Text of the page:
Sainsbury's joins click-and-collect shopping revolution
Online shopping, as one of the better-performing parts of the market, has become a key battleground for all of Britain's "big four" supermarket chains as they grapple with the rise of discounters Aldi and Lidl.
British shoppers are increasingly opting for the convenience of store collection when they shop online because they don't have to wait at home for a delivery.
Sainsbury's launched its first Click & Collect service on Tuesday at its Farnham store in southern England. A further 20 stores will go live in the next two weeks and the company is targeting 100 by the end of the year.
Yet Sainsbury's is still playing catch-up. Market leader Tesco and No.2 Asda started click-and-collect services in 2010 and 2011 respectively. Tesco now offers the service from more than 300 of its 2,650 stores while Asda offers it from all its 592 stores.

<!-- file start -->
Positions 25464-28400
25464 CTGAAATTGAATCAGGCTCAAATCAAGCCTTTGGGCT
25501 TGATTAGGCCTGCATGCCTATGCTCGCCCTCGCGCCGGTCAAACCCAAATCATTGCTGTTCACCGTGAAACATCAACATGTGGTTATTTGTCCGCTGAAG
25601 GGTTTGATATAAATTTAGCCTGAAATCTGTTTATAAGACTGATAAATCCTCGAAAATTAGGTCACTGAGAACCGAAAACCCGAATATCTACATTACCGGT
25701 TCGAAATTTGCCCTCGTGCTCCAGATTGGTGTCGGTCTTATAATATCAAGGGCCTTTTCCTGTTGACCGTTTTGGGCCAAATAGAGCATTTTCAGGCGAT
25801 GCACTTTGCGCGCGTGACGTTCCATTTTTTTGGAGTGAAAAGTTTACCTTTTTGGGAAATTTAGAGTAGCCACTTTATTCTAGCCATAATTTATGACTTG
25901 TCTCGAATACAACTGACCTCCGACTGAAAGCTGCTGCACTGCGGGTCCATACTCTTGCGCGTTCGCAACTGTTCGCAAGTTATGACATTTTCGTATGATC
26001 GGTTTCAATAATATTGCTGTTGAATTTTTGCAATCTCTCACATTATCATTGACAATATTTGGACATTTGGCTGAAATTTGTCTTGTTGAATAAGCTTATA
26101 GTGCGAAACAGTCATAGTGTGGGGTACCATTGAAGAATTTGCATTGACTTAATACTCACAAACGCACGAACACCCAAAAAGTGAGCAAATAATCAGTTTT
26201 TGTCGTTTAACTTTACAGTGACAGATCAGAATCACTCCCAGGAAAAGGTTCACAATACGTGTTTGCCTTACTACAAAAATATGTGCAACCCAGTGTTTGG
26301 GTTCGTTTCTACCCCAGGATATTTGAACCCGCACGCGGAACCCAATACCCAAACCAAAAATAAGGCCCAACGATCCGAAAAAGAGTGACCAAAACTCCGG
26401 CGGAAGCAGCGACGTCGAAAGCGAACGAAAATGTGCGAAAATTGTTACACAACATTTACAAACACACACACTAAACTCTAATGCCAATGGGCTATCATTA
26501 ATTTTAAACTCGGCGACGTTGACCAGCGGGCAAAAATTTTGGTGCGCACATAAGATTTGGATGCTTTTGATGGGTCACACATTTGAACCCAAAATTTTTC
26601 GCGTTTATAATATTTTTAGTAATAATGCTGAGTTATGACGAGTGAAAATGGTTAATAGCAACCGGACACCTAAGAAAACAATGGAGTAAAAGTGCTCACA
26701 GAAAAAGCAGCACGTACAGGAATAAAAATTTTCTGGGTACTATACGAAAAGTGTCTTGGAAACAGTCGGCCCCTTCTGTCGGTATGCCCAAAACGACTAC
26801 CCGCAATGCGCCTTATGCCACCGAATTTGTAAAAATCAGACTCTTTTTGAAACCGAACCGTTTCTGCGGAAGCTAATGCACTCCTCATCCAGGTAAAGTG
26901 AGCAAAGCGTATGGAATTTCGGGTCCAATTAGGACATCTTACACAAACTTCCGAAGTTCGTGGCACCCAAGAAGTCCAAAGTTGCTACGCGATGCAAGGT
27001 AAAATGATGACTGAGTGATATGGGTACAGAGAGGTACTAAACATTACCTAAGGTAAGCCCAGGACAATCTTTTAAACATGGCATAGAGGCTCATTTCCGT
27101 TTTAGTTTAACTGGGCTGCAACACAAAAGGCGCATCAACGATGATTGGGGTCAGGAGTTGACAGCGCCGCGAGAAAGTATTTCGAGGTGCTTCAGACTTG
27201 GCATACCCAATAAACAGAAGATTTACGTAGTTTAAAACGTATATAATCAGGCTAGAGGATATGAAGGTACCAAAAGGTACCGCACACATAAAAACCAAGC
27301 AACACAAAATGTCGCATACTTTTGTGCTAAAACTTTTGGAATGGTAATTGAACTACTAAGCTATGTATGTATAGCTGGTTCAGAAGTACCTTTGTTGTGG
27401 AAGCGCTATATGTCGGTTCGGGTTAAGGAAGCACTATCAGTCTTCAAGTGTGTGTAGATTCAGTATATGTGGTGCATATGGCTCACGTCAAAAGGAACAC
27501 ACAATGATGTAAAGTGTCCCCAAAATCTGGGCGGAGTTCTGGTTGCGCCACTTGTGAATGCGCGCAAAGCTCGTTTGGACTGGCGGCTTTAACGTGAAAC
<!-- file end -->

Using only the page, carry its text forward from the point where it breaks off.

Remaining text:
Both are also experimenting with non-store collection points, such as at London Underground stations, petrol stations and schools.
Morrisons, Britain's fourth-biggest supermarket chain, was late to move into online grocery shopping and does not offer click-and-collect.
Sainsbury's, which trades from 1,200 stores, said collection slots will be free, though they are subject to a minimum spend of 20 pounds ($31).
Its 18-year-old online business brings in annual sales of 1 billion pounds, 5 percent of total sales.
Until early last year Sainsbury's had been outperforming its main rivals, reporting nine unbroken years of sales growth with a strategy focused on own-brand products, the quality, provenance and ethical credentials of its food and on expanding its fast-growing convenience and online businesses.
But it has now posted four straight quarters of falling sales amid an escalating price war and Chief Executive Mike Coupe has cautioned that he expects underlying sales to fall for the next few years.
Shares in Sainsbury's, down 19 percent over the past year, were up 1.3 percent at 275.5 pence by 1538 GMT.